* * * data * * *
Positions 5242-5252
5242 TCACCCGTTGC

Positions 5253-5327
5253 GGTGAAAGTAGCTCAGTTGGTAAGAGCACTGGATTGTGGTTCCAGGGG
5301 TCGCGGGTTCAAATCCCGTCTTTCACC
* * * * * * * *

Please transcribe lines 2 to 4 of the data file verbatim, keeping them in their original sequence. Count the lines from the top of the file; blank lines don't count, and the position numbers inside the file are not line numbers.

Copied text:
5242 TCACCCGTTGC

Positions 5253-5327
5253 GGTGAAAGTAGCTCAGTTGGTAAGAGCACTGGATTGTGGTTCCAGGGG